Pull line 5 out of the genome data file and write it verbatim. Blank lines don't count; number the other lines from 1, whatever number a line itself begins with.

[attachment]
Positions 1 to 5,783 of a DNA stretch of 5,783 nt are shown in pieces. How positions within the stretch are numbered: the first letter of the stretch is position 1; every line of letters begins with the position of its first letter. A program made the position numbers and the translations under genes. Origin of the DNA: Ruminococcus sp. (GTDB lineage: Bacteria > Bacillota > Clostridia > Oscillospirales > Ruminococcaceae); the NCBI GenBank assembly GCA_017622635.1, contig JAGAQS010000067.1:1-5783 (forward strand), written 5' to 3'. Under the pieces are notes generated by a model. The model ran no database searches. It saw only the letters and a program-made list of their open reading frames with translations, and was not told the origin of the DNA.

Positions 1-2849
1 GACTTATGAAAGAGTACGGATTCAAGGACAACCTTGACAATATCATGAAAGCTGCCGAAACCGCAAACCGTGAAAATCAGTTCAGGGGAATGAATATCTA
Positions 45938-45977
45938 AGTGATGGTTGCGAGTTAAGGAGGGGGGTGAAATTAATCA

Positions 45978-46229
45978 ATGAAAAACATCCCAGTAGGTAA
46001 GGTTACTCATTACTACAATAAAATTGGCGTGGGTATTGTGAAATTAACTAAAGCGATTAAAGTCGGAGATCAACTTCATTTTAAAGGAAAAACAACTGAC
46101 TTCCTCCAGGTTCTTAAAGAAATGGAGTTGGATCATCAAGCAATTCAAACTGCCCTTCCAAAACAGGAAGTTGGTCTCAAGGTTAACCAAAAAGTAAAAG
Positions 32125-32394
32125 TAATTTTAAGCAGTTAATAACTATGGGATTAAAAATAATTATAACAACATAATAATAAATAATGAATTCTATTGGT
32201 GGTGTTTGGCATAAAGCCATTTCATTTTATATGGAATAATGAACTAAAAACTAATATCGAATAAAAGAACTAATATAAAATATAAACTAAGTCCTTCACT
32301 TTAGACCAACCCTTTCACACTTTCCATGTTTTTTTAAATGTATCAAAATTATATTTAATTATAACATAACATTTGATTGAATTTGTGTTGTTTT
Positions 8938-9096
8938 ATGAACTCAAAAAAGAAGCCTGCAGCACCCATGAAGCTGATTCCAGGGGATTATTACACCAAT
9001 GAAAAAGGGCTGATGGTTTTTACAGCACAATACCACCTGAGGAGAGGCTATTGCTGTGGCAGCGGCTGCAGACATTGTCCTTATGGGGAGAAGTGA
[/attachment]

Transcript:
45938 AGTGATGGTTGCGAGTTAAGGAGGGGGGTGAAATTAATCA